As we approach the 75th anniversary of the State of Israel, we do so with great pride...and some anxiety. Rabbi Marc Angel ponders the blessings and challenges of this year's Yom haAtsmaut.
The first step for real advancement—personal and communal—is to confess our own shortcomings. Until we come to grips with our attitudes and behaviors, we cannot be spiritually healthy human beings. Yes, there are others who may contribute to our personal failures; but ultimately it is our responsibility to do our best to be our best.
When the Torah calls on us to be holy, it is not asking us to remove ourselves from the ongoing flow of life. Rather, it is calling on us to view our lives with a divine perspective. It challenges us to live on a deeper plane, to experience sanctity in all aspects of our world and our lives.
Today, we don’t have the physical manifestations of tsara’at and we don’t punish anyone by sending them into isolation. However, we can each find occasion to make private time for self-reflection. The goal is to enable us to rise above the pettiness of lashon hara. We aren’t better when we demean others; we actually demean ourselves when we do so.
Elie Wiesel, a survivor of a Nazi concentration camp, was not only to be a voice and a memorial for the murdered millions. His life’s mission was to serve as a conscience to the world, to remind humanity of the horrors of war and mass murder, to help humanity understand that there should never again be concentration camps, genocide, ruthless and merciless tyranny. We post this essay in commemoration of Yom HaShoah, Holocaust Memorial Day, April 18, 2023.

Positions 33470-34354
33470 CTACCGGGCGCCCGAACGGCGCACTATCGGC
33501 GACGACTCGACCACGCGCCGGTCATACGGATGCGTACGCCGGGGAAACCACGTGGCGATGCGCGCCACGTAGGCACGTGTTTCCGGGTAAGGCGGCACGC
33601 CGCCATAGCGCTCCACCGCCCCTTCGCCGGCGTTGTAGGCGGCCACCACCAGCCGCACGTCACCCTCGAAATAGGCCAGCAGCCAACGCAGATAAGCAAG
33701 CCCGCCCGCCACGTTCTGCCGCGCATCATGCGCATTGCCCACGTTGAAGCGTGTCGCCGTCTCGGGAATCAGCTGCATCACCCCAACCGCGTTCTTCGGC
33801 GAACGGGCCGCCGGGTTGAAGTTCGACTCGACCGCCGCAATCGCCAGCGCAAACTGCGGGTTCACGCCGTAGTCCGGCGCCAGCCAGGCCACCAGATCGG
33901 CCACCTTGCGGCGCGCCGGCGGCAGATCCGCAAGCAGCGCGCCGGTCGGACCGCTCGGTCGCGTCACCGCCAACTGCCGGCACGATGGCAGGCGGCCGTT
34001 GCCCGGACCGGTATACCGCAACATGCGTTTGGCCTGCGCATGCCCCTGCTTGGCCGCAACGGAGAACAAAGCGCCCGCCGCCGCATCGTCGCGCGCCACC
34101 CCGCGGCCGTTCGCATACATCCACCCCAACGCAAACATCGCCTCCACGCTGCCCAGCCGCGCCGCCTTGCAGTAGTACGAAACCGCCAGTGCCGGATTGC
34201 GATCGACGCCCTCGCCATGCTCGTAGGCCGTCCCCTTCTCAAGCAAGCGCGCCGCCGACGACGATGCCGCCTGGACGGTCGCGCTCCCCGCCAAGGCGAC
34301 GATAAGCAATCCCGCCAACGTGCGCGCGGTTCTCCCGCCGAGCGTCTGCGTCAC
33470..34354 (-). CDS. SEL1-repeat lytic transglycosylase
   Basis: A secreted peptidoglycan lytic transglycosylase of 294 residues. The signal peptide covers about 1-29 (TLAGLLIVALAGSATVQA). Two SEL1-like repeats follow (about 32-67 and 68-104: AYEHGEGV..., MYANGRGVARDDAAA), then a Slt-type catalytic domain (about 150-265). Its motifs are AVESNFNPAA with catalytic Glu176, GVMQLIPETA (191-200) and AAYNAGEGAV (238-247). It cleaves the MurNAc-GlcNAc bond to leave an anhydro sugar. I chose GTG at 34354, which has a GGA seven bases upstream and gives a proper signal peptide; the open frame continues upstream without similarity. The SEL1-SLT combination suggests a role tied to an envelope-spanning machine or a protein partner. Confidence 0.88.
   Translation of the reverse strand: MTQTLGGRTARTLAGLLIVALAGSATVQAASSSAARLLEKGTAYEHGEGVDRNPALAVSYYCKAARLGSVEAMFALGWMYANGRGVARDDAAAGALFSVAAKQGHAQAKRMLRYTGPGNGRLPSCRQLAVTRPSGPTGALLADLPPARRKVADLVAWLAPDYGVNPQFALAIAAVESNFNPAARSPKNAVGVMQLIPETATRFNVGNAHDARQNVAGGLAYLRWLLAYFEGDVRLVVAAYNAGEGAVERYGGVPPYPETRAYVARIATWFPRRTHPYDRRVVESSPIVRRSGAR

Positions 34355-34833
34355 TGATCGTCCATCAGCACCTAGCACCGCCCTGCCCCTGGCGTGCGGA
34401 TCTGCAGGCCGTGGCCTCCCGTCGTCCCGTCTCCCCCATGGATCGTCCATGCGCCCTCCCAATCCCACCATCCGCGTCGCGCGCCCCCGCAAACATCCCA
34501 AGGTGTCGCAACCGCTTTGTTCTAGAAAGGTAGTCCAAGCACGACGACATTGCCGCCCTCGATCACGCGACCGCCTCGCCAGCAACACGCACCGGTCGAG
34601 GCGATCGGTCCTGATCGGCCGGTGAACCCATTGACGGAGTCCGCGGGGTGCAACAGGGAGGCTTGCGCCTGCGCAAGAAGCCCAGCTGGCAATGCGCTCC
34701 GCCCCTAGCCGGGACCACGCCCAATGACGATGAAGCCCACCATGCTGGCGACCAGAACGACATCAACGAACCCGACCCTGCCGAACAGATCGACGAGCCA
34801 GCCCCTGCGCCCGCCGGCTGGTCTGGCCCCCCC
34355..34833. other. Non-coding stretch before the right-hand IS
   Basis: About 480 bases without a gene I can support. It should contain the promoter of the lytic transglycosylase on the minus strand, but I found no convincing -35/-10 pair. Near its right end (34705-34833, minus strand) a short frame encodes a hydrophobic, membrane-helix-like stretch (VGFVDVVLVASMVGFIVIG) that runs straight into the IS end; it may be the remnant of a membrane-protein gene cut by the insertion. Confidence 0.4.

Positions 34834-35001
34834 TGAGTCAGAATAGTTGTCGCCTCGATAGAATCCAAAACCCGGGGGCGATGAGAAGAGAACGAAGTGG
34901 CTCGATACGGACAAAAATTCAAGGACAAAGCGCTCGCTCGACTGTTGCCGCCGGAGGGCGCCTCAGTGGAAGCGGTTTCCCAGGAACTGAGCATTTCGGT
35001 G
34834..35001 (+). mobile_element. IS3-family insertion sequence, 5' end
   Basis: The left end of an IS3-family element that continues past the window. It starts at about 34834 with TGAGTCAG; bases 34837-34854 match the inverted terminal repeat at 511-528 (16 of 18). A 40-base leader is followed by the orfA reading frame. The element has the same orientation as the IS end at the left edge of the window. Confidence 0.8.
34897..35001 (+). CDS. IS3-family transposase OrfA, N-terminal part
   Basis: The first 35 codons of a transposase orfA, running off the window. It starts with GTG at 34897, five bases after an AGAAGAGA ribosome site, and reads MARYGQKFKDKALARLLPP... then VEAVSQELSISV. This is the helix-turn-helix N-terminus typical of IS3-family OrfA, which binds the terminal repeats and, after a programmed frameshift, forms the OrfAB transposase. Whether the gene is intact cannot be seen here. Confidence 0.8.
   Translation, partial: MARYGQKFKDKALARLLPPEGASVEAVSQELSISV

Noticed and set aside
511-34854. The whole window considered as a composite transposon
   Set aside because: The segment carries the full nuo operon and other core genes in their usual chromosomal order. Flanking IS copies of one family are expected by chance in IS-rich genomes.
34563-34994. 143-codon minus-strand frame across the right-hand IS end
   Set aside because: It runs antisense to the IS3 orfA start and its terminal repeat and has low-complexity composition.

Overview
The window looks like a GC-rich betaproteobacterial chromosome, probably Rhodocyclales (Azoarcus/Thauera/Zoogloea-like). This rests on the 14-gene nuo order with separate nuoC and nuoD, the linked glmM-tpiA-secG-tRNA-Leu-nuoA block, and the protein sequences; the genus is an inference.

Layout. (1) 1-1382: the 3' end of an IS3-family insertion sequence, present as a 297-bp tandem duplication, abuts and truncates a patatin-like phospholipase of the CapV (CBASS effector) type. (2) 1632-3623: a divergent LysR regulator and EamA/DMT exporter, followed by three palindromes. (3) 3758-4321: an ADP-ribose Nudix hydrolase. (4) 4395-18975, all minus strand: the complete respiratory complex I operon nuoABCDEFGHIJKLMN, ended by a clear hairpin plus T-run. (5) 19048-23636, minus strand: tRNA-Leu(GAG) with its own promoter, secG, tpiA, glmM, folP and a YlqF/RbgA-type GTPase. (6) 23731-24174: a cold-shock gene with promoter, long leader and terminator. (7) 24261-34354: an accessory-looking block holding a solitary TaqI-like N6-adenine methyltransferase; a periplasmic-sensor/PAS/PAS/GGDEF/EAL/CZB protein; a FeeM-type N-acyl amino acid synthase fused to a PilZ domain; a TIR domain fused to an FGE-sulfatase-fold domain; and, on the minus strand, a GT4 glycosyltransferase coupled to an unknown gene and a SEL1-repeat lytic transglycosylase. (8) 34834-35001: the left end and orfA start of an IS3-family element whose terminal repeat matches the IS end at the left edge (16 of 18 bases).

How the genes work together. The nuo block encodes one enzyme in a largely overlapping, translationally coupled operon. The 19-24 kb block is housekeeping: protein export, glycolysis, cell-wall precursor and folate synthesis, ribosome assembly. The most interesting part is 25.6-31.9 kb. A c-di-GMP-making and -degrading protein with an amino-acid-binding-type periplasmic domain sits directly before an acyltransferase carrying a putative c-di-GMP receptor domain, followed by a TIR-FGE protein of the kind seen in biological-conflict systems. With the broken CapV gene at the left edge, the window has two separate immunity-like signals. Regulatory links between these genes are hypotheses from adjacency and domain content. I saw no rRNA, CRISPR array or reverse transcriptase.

A popular Judeo-Spanish proverb teaches: Aze bueno y echalo a la mar. Do a good deed, and cast it into the ocean. The idea is: do what is right and don’t expect any thanks or reward. The motivation for doing good…is the doing good itself, not the anticipation of gratitude or benefit.
The story of Pessah is a realistic/optimistic story. It tells candidly about slavery, hatred, cruelty, loss of human dignity. But it also tells of redemption, freedom, God’s providence, human development. As it relates to the national history of the people of Israel, it also relates to each one of us.
In social-justice work, there is a true need to harmonize gratitude in the quiet prayerful presence of God, while also knowing there is real suffering and brokenness in the world. Therefore, one of the most powerful tools in this field of work is the strength to refuse to look away and be silent.
Special individuals, like their many illustrious predecessors, have in common a commitment to the truth, abhorrence of corruption, and the fearlessness that enables them to speak out in support of what is right and just. They serve as role models for the Jewish people wherever they may reside.
The founders of modern psychology focused a great deal on the unconscious mind. They recognized that there was a resistance between the thoughts that we held in our unconscious and those that were present in our conscious minds. It was through the enigmatic riddles of our dreams that they saw the unconscious attempting to make itself known to us and bring the latent parts into the manifest.